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World Bank Doing Business Project

Nuria Moya Guzman (IPS ’13)

World Bank Group Doing Business Project
Washington, D.C.


I was assigned to the Resolving Insolvency Indicator.  My first task was to compile the most recent research on resolving insolvency and draft my team’s “new research” section for the 2013 Doing Business Report.

The most interesting part of my internship involved doing research on insolvency regimes across 186 economies, analyzing the data gathered, and writing a Smart Lesson Report for the IFC. The report highlighted four best practices found in economies where the time and cost to resolve insolvency cases is the lowest, and where the recovery rate is the highest.  By working on this indicator, I gained in-depth knowledge on insolvency regimes and a better understanding of the importance of a sound insolvency framework to foster innovation and growth.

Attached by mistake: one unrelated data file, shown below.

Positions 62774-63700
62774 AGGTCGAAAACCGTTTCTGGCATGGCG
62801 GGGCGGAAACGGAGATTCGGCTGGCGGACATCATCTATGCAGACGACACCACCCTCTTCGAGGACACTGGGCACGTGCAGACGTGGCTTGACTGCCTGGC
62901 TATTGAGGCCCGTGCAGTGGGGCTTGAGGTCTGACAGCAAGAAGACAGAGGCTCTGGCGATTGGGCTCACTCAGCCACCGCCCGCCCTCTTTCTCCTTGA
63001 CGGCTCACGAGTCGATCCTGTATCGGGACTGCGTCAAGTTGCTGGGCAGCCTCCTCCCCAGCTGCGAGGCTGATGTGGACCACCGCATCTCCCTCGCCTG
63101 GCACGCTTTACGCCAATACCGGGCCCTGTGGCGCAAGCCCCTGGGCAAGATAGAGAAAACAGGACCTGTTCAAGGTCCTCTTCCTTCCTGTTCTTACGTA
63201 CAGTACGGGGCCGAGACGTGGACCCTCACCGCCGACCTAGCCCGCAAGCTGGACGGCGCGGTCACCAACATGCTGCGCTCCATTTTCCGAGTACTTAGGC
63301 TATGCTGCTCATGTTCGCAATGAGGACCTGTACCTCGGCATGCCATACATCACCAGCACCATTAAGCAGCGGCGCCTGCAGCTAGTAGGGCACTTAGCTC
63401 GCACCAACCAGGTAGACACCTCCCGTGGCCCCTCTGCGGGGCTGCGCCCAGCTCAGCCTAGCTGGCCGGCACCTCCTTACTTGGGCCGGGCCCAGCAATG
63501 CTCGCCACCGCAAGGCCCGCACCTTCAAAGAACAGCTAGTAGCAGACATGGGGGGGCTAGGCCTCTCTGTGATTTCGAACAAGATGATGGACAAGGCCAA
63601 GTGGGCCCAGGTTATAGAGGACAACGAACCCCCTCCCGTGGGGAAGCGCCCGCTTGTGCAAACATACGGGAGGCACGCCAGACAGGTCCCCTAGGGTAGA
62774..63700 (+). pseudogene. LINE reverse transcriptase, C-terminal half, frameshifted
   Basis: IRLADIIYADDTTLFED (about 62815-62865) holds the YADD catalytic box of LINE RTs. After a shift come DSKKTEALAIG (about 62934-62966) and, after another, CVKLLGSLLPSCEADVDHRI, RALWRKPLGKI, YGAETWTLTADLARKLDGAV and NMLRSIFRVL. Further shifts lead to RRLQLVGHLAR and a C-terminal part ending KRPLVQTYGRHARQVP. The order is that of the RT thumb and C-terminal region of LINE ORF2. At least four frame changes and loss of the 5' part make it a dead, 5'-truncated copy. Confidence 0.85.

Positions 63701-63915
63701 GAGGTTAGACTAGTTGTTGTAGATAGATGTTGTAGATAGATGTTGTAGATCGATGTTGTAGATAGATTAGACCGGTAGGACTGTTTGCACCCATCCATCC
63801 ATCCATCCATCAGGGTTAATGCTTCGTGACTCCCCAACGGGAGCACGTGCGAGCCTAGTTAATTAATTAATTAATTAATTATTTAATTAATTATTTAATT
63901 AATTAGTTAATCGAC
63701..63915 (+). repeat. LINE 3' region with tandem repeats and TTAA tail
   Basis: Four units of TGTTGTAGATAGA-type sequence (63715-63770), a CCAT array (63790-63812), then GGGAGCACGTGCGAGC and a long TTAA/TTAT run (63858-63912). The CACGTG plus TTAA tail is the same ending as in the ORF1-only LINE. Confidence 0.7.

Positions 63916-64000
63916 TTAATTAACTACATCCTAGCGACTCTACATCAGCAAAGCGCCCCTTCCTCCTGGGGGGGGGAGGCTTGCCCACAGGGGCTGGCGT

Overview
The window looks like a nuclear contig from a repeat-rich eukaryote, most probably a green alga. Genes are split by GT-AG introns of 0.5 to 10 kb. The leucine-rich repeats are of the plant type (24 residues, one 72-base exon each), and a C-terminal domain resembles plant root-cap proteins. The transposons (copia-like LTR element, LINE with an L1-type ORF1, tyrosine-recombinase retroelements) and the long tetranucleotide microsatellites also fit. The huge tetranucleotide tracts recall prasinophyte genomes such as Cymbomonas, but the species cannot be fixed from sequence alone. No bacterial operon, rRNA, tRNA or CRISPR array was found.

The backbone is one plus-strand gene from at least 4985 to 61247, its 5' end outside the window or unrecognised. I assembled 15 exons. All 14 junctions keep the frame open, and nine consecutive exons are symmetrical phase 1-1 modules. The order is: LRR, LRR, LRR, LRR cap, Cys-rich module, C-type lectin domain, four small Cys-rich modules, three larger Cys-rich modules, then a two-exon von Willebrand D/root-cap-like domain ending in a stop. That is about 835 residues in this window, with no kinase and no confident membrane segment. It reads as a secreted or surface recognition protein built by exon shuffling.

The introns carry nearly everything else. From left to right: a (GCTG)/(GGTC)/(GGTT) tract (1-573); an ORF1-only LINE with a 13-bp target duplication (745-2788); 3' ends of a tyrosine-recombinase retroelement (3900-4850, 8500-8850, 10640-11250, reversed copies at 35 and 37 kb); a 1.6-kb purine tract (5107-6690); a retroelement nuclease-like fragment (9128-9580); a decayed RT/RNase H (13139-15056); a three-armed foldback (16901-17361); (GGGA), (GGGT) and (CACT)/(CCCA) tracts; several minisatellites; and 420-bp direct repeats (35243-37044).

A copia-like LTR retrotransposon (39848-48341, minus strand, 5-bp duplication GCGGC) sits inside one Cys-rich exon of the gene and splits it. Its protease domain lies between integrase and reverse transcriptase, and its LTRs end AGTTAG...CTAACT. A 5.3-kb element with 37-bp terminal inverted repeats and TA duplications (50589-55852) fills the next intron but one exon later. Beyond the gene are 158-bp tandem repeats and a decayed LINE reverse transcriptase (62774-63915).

I had the opportunity to meet the new World Bank President, Dr. Jim Yong Kim, twice over the summer. It was inspiring to hear his vision of development and the new role the Bank will play in it.

It was also interesting to learn about issues of political economy surrounding the Doing Business Project.  One of the most heated debates among the Bank’s Board of Directors was the Doing Business ranking of economies. Powerful countries such as China, India, Brazil, and Indonesia that rank poorly in Doing Business indicators argue that the Bank should not be in the business of ranking its own shareholders. However, countries that rank more favorably argue that rankings are a powerful tool to nudge governments to improve their business environment and strengthen their institutions and rule of law.  Given these opposing views, Dr. Kim decided to create a commission of experts to conduct a detailed examination of the issues surrounding the ranking of economies at the Doing Business Project.